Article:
11212017 Headline:

The end-of-semester blues

Students anxious about finals and their impact on grades

By Sonsa Woldemariam

Studies and statistics show that students’ stress during the finals week increases drastically, and students in a desperate time will look for any and every solution to keep them awake and alert.

 

“Nearly half (49%) of all students reported feeling a great deal of stress on a daily basis,” according to New York University’s website (nyu.edu), “and 31 percent reported feeling somewhat stressed. Females reported significantly higher levels of stress than males (60% vs. 41%).”

 

Karen Wilson, RAHS Pre-Calculus and Algebra 2 teacher, is very encouraging in the classroom, but is particularly helpful with quizzes and tests. Some might argue that finals are unnecessary and downright malicious, and some think that it’s a necessary process that needs to challenge students knowledge and measure how much they know.

 

“I think finals are very useful to go back and try to remember all of the stuff you learned in the semester,” said Wilson. “It’s really difficult to just see something one time and and then remember it forever so I like taking the week that it takes to go back and have a review and then take a final, but I don’t think a final should count as a huge portion of your grade.”

 

When students struggle or have questions, Wilson thinks that they should not be afraid to ask teachers.

 

“I do give [students] a review, and I do give time to work on it, and I am available for questions and [finals] only count as ten percent of the grade,” said Wilson.

 

It’s no secret that most students who are in either highschool or college have some type of final or a project to complete their semester grade. The high pressure around finals time leads students to frantically review everything they’ve learned in the year.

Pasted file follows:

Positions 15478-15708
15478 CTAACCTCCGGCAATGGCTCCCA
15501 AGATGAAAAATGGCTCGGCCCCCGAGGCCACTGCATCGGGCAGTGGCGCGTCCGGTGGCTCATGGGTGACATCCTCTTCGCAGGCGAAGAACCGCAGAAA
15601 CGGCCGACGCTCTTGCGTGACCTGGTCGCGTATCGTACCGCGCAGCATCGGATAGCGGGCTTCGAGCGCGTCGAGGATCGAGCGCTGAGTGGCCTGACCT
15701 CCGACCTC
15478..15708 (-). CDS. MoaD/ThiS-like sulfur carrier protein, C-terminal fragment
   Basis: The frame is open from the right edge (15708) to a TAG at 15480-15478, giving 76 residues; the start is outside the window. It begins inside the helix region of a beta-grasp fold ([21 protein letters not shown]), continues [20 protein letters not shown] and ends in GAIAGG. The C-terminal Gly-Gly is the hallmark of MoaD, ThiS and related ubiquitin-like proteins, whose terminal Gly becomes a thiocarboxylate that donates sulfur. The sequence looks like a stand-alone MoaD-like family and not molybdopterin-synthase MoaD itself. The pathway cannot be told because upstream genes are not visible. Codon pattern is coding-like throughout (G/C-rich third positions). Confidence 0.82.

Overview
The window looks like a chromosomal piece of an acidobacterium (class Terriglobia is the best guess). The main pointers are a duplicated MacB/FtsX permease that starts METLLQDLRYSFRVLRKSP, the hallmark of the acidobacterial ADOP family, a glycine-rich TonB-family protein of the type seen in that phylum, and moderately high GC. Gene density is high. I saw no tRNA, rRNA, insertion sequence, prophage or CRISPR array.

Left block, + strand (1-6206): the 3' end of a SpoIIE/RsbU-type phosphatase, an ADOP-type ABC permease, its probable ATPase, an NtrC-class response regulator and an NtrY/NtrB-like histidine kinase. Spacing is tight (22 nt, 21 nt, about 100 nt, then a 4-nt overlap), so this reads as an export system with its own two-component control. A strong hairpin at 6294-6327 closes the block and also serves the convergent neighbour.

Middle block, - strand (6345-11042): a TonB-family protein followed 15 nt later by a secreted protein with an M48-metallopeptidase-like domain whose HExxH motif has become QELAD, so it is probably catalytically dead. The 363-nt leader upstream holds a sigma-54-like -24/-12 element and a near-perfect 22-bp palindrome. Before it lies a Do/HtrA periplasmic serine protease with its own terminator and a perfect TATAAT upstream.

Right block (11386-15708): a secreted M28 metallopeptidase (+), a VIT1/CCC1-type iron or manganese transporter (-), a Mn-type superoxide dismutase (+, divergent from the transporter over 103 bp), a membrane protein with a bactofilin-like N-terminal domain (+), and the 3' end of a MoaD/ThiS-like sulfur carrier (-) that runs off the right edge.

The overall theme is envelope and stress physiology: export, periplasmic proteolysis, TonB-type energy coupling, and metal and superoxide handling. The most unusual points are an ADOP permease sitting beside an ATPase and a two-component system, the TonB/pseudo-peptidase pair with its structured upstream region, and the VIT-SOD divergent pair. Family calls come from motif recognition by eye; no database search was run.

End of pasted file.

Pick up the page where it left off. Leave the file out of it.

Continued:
RAHS Junior Jashanpreet Tatla is currently juggling three Advanced Placement courses. Her favorite methods of studying are watching videos on YouTube, on channels like Khan Academy and Crash Course.

 

“Places that I have excelled mostly is english, by studying a lot and practicing and rewriting the material down. One factor that really helps is Quizlet,” said Tatla. “I [also] like to review a lot of the information at random times because it helps me memorize it easily otherwise I’ll think I’m forcing myself.”

 

RAHS students are recognized by schools around Washington state for their higher test scores in comparison to other schools, which is a reflection of teaching methods by teachers and  studying methods by students.

 

“I don’t stress, I just do what I need to do. I try to get ready beforehand so I won’t have to cram last minute. I separate parts I need to review a lot and those I am fine with,” said Tatla, “than I study as much as I can for each subject I am struggling most with or has the greatest impact on my grade first, then I narrow down to the classes that are easier or don’t matter as much.”

What Next?

Recent Articles

%d bloggers like this: